Currently, two related organizations, the Tax Wall Street Party (TWSP) and the United Front Against Austerity (UFAA), have come under attack on social media by a network of individuals who are using the aforementioned methodologies. These two organizations are comprised of like-minded, concerned people who propose to implement time-tested and proven governmental programs which would solve the current worldwide economic depression and stop progressive Anglo-American military aggression that could easily lead to a thermonuclear world war. These programs could shift humanity into a peace race, dramatically increase prosperity for everyone, and create a new Renaissance — but this scenario is anathema to the globalist, finance oligarchs. They want quite the opposite.

By Sunstein’s own definition, people involved with TWSP and UFAA would merely qualify as “conspiracy theorists” and warrant his infiltration. Never mind that these two grassroots movements are merely pointing out the objective reality that Wall Street pays NO TAXES, and that the finance oligarchs are globally shifting the burden of their casino-economy speculation onto the backs of the working people in the form of genocidal austerity – that apparently doesn’t matter. This to Sunstein is a “crippled epistemology”, or in other words, that type of thinking is just all wrong. Apparently, we should accept our fate as the lowly 99%, and welcome all of the depredations that the “powerful people” wish to lay at our feet.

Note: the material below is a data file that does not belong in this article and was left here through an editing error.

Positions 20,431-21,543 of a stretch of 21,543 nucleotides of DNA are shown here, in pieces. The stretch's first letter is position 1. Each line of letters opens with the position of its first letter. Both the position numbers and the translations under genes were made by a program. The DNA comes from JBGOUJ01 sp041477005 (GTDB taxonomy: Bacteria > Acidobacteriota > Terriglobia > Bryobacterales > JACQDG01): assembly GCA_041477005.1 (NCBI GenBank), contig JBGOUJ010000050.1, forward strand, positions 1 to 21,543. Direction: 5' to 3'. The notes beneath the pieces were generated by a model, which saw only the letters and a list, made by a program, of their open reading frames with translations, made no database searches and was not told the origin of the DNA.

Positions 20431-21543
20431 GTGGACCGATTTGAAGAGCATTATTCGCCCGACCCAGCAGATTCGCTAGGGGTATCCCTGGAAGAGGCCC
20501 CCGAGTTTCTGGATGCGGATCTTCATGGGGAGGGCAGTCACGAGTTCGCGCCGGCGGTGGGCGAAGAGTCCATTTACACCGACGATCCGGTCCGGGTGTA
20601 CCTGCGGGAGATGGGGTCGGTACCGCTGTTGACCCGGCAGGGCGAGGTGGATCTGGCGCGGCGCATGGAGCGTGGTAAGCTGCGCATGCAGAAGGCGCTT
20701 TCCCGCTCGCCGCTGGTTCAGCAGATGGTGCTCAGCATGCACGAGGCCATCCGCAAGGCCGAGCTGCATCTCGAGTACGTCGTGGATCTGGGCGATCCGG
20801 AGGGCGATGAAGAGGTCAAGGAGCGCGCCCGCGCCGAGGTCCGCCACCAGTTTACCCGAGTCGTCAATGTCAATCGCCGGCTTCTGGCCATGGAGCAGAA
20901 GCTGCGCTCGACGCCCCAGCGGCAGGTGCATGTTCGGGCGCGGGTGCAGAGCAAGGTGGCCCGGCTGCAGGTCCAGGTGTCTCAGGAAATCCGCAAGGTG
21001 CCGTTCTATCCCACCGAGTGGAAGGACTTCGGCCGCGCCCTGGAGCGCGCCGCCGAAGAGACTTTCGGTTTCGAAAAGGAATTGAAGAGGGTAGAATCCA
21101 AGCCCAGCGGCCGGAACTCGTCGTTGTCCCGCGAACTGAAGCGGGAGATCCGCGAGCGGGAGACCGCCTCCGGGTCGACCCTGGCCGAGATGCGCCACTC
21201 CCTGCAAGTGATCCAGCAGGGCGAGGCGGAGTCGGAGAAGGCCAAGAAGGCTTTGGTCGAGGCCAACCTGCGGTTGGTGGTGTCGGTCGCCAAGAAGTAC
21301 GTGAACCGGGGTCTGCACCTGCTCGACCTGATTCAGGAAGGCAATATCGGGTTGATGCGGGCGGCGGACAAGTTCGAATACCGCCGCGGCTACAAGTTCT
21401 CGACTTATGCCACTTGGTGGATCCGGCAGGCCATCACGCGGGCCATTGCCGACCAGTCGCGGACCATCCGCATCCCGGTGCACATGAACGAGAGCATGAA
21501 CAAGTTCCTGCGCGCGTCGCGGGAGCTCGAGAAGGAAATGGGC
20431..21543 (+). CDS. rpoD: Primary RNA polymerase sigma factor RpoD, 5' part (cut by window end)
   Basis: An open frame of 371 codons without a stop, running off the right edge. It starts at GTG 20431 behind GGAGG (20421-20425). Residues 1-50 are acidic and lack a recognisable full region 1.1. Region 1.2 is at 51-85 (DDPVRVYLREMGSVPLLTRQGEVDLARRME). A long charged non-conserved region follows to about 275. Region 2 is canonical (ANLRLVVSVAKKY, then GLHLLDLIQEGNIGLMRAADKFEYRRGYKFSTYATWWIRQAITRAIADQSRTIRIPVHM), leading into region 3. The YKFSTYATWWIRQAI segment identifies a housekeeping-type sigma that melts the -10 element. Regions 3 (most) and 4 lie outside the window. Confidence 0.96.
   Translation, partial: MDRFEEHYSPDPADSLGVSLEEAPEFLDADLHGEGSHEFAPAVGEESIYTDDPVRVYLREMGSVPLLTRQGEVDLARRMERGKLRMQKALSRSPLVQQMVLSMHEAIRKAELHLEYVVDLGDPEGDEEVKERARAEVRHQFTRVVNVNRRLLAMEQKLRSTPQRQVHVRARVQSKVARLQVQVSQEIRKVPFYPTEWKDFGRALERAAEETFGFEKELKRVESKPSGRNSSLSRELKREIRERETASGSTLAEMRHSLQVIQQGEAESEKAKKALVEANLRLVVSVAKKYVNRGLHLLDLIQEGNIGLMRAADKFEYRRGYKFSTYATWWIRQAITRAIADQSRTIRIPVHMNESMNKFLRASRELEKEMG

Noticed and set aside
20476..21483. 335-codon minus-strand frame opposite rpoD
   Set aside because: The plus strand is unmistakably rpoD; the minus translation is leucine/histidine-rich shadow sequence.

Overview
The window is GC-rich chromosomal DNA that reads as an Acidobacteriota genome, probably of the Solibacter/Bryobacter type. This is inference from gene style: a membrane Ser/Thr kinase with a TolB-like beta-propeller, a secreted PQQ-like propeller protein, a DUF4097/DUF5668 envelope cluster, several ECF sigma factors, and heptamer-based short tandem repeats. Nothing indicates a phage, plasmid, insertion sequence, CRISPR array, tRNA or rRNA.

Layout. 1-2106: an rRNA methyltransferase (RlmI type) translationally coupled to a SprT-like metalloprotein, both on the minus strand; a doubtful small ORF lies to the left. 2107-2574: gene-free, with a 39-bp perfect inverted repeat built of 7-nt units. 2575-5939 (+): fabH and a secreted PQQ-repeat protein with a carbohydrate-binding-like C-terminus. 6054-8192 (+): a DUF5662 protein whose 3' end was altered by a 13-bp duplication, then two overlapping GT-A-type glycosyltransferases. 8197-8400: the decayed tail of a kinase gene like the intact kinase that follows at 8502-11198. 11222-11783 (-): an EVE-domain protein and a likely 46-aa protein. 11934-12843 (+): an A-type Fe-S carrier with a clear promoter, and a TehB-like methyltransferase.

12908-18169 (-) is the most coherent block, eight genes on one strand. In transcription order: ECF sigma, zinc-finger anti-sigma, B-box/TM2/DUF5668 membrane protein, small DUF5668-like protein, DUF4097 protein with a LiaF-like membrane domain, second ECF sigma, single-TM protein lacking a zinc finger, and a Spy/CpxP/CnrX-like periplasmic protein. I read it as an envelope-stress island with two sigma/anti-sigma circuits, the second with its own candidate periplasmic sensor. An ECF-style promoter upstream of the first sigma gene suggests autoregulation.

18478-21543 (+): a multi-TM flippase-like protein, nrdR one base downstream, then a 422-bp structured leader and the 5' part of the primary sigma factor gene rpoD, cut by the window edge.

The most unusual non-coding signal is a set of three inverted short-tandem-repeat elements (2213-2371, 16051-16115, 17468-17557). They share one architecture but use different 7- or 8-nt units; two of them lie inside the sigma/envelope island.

Frederick Douglass would roll over in his grave at such acquiescence. He stated the truth that, “Power concedes nothing without a demand.” Understand what that really means and stand up and fight for your rights! Join with UFAA and TWSP and give voice to the demands for a return to the American System – a form of government in which something as unconstitutional as “cognitive infiltration” would be unthinkable.


1 Cass Sunstein and Adrian Vermeule, Conspiracy Theories, Social Science Research Network,, p.2, 15 Jan 2008
2 Ibid. p.15
3 Ibid. p.16
4 “COINTELPRO”, Wikipedia,
5 “Poor People’s Campaign”, Wikipedia,’s_Campaign
6 Frank Kitson, Low Intensity Operations: Subversion, Insurgency and Peacekeeping, (Faber and Faber, London, 1971)
7 Lance deHaven-Smith, Conspiracy Theory in America, (University of Texas Press, Austin, 2013), Ch.4, pp. 106-131
8 Sunstein & Vermeule, Conspiracy Theories, p.5